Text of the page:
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Current time:0:00Total duration:6:14

Writing: Grammar

Video transcript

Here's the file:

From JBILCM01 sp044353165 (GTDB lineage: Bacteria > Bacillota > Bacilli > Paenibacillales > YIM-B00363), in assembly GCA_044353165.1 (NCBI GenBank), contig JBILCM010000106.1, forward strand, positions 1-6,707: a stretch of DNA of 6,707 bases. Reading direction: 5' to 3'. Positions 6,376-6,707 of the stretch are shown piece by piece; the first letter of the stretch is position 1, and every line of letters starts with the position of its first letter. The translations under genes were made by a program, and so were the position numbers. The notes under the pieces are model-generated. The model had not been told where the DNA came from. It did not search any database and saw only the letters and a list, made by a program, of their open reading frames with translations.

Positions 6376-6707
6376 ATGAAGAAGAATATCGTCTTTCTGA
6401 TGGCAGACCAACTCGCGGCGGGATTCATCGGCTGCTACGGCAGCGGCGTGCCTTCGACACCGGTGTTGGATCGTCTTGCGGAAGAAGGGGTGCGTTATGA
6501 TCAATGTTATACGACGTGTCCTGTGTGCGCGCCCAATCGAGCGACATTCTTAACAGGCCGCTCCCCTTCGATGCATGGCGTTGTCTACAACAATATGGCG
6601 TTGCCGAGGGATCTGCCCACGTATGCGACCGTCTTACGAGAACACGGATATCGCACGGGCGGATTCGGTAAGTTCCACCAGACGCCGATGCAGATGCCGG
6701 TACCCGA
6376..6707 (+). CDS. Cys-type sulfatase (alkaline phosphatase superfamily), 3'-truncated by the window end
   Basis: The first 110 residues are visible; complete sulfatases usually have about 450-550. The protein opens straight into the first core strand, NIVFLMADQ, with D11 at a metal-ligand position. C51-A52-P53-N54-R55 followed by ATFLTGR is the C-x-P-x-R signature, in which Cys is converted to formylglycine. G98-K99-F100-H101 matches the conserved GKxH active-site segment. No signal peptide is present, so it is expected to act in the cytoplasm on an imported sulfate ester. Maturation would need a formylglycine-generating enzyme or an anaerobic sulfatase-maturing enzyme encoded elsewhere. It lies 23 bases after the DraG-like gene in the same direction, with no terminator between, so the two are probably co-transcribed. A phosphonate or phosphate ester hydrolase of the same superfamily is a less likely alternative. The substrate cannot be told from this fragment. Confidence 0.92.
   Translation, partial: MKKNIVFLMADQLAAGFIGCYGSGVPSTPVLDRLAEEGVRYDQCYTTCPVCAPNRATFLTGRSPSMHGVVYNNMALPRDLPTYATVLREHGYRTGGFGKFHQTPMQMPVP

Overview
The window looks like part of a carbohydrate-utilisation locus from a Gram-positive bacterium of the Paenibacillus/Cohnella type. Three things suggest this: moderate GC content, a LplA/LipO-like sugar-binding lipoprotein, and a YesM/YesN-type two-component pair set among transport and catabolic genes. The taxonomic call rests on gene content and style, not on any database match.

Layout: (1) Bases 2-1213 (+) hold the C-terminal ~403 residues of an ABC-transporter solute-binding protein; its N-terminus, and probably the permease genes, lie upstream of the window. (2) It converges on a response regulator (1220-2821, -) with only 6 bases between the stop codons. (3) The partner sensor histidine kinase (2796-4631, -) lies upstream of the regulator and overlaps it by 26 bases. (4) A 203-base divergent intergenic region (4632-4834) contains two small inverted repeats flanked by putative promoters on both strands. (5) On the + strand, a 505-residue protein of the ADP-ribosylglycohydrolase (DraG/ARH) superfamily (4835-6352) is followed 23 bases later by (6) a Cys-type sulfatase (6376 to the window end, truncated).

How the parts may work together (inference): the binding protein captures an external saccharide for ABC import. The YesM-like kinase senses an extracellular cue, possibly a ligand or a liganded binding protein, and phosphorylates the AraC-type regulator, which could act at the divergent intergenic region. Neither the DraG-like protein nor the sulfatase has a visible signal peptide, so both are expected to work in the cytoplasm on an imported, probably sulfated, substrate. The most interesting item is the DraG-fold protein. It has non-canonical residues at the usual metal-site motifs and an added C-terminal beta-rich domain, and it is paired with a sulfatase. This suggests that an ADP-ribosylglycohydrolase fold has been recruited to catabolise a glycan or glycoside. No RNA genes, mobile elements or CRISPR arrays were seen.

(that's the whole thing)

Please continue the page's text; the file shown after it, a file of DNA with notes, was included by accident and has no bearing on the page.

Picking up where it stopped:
- [Instructor] Let's take a look at question 16, which is from a passage about the Thorne miniature rooms at the Art Institute of Chicago. 'The couch and chairs are in keeping 'with the style of the time. 'Covered in luxurious velvet, 'they are characterized by elegantly curved arms and legs.' Okay, and our choices are: A, no change. So a comma after time and a comma after velvet. B, a semicolon after time and a comma after velvet. Choice C, 'being covered in luxurious velvet' with no punctuation after time and a comma after velvet. And choice D, a semicolon after time and then no punctuation after velvet. Alright, I think I can quite reasonably infer that we're working with the punctuation question here. And we're looking at commas and semicolons here. So I have some notion of where I want to push this work example. There's going to be five or six questions about punctuation on your official SAT. Our top tips for punctuation questions are as follows. Top tip. Identify all independent clauses. Independent clauses are clauses that can stand on their own as sentences. They have a subject and a main verb. Remember that semicolons link two independent clauses as in 'I like bananas, semi-colon, 'they're full of potassium.' Single commas can link two independent clauses only if they are paired with a conjunction like 'and' or 'but' as in 'I like bananas, comma, 'but I'll only eat them with ice cream.' And remember that paired commas can be used to set off nonessential elements as in 'Bananas, comma, which grow on trees, 'comma, are technically a kind of berry.' Top tip. Avoid comma splice errors. When only a comma is used to link two independent clauses without one of those conjunctions like 'and', 'but' or 'for', it results in a comma splice error, which isn't grammatical. An example of a comma splice would be: 'Teddy likes bears, comma, 'he has 32 in his collection.' And both of those clauses are independent. Both 'Teddy likes bears' and 'he has 32 in his collection' are independent clauses. So a comma is not sufficient. Think about these tips as I take us back to the question and give you some space to pause the video if you want to solve this one on your own. Okay, let's do it together. Okay, 'The couch and chairs are in keeping 'with the style of the time.' Okay, that's an independent clause. What's our subject? Couch and chairs. What's our verb? Are. Let's keep going. 'Covered in luxurious velvet.' Okay, this is an interesting phrase. Is it describing the time, the style? 'Covered in luxurious velvet, 'they are characterized 'by elegantly curved arms and legs.' Okay, so 'covered in luxurious velvet' is describing they as in 'the couch and chairs'. So this whole part of the sentence from 'covered' to the end 'legs' is another independent clause. They is the subject and are characterized is the verb phrase. So now that we know we're dealing with two independent clauses, we know that we need to find a choice that either uses a semicolon or a comma with a conjunction to combine them. And choice A only uses a comma to combine the two independent clauses. And that's a comma splice. There's no conjunction here. So it's no good. Now, some of you out there might be thinking, hold on, David, there's two commas there, right? Aren't they surrounding that nonessential element? Isn't that okay? And I would say to you, first of all, good listening. Yes, 'covered in luxurious velvet' is a nonessential element. Okay, so one way to check whether the paired commas are working correctly to set off a nonessential element is to cross the element out and read the sentence through without it. So here we go, I'm gonna cross out 'covered in luxurious velvet'. 'The couch and chairs are in keeping 'with the style of the time. 'They are characterized by elegantly curved arms and legs.' That didn't sound so good to me. It sounded like two separate sentences. And now, I've taken out the nonessential element. It's even more clear that we're dealing with two independent clauses that need to be separated either with a semicolon or a period, but not with just a comma. So I'm gonna cross out choice A. Choice B uses a semicolon. This looks like our answer. This semicolon fixes our comma splice error and doesn't introduce any new errors. Now, on test day I'd circle B and move on. But for the sake of completeness I'll show you why C and D are wrong. So choice C. 'The couch and chairs are in keeping 'with the style of the time 'being covered in luxurious velvet, comma.' That sounds awkward to me. And also this choice only has one comma at the end, which leaves us with a comma splice error, right? Bye-bye choice C! And interesting choice D also has the semicolon. Both B and D fix our comma splice error. Hmm. The only difference between them is the comma after velvet in choice B. So what does that comma do and is it necessary? So we saw earlier that this phrase, 'covered in luxurious velvet', is describing they. It's a nonessential phrase that needs to be separated from the rest of the clause with a comma. So it turns out we do need this comma. And that's why choice D is wrong, and choice B is our answer. Let's review the strategy here check for independent clauses. How many are there and what punctuation makes sense to join them together? And then avoid comma splice errors. Practice recognizing those pesky comma splice errors. If you see two independent clauses joined by a comma, fix the comma splice error by changing the offending comma to a semicolon or a period. Colons and dashes can fix them sometimes too. You can find colon and dash rules in our article on punctuation. Review your punctuation rules and you'll be golden. Good luck out there! You've got this.